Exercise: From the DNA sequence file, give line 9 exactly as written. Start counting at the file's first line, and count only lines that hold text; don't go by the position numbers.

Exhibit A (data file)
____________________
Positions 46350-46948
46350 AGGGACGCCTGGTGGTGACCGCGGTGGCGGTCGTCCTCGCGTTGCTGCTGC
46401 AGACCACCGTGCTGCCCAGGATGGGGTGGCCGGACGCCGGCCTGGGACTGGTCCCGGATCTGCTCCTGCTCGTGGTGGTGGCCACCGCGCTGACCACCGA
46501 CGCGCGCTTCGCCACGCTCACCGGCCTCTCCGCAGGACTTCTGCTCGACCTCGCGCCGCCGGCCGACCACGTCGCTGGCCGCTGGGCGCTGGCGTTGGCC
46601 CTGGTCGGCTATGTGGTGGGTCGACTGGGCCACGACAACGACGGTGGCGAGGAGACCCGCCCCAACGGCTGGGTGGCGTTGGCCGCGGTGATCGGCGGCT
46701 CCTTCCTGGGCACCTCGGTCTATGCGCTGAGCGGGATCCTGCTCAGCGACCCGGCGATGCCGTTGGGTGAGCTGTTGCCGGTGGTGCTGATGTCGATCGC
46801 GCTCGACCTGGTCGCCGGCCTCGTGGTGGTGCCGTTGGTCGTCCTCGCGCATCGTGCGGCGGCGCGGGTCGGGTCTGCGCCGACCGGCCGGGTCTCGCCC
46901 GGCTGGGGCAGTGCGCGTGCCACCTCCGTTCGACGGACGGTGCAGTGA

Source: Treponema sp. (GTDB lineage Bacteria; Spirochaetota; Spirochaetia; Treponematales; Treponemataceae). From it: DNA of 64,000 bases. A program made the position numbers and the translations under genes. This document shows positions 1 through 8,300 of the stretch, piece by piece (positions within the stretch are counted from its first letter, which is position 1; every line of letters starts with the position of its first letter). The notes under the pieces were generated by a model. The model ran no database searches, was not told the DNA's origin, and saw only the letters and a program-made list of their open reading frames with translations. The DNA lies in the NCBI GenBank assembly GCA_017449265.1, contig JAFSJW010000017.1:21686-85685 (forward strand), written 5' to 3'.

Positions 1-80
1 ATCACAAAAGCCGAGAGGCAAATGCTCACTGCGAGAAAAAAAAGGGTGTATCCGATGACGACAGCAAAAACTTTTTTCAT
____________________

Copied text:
Source: Treponema sp. (GTDB lineage Bacteria; Spirochaetota; Spirochaetia; Treponematales; Treponemataceae). From it: DNA of 64,000 bases. A program made the position numbers and the translations under genes. This document shows positions 1 through 8,300 of the stretch, piece by piece (positions within the stretch are counted from its first letter, which is position 1; every line of letters starts with the position of its first letter). The notes under the pieces were generated by a model. The model ran no database searches, was not told the DNA's origin, and saw only the letters and a program-made list of their open reading frames with translations. The DNA lies in the NCBI GenBank assembly GCA_017449265.1, contig JAFSJW010000017.1:21686-85685 (forward strand), written 5' to 3'.